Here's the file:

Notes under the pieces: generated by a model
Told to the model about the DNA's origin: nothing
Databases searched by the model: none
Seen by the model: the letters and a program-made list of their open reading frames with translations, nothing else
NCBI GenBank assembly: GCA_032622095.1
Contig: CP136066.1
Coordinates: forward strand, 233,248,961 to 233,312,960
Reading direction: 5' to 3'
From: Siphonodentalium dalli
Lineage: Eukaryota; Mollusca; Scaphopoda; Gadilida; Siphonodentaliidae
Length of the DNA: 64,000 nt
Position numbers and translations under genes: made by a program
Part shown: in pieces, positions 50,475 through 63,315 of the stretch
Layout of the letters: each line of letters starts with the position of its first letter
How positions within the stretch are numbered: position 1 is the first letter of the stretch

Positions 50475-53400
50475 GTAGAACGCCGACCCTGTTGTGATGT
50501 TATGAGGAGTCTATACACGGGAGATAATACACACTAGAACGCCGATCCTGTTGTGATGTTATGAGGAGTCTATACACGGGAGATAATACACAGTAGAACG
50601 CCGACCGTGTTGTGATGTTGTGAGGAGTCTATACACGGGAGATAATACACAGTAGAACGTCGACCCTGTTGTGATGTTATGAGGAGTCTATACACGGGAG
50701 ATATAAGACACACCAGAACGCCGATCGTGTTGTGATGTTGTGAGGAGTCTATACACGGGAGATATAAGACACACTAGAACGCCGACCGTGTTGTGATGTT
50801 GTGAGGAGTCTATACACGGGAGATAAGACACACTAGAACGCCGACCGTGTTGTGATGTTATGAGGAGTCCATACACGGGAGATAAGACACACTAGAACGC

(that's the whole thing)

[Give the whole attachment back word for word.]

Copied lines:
Notes under the pieces: generated by a model
Told to the model about the DNA's origin: nothing
Databases searched by the model: none
Seen by the model: the letters and a program-made list of their open reading frames with translations, nothing else
NCBI GenBank assembly: GCA_032622095.1
Contig: CP136066.1
Coordinates: forward strand, 233,248,961 to 233,312,960
Reading direction: 5' to 3'
From: Siphonodentalium dalli
Lineage: Eukaryota; Mollusca; Scaphopoda; Gadilida; Siphonodentaliidae
Length of the DNA: 64,000 nt
Position numbers and translations under genes: made by a program
Part shown: in pieces, positions 50,475 through 63,315 of the stretch
Layout of the letters: each line of letters starts with the position of its first letter
How positions within the stretch are numbered: position 1 is the first letter of the stretch

Positions 50475-53400
50475 GTAGAACGCCGACCCTGTTGTGATGT
50501 TATGAGGAGTCTATACACGGGAGATAATACACACTAGAACGCCGATCCTGTTGTGATGTTATGAGGAGTCTATACACGGGAGATAATACACAGTAGAACG
50601 CCGACCGTGTTGTGATGTTGTGAGGAGTCTATACACGGGAGATAATACACAGTAGAACGTCGACCCTGTTGTGATGTTATGAGGAGTCTATACACGGGAG
50701 ATATAAGACACACCAGAACGCCGATCGTGTTGTGATGTTGTGAGGAGTCTATACACGGGAGATATAAGACACACTAGAACGCCGACCGTGTTGTGATGTT
50801 GTGAGGAGTCTATACACGGGAGATAAGACACACTAGAACGCCGACCGTGTTGTGATGTTATGAGGAGTCCATACACGGGAGATAAGACACACTAGAACGC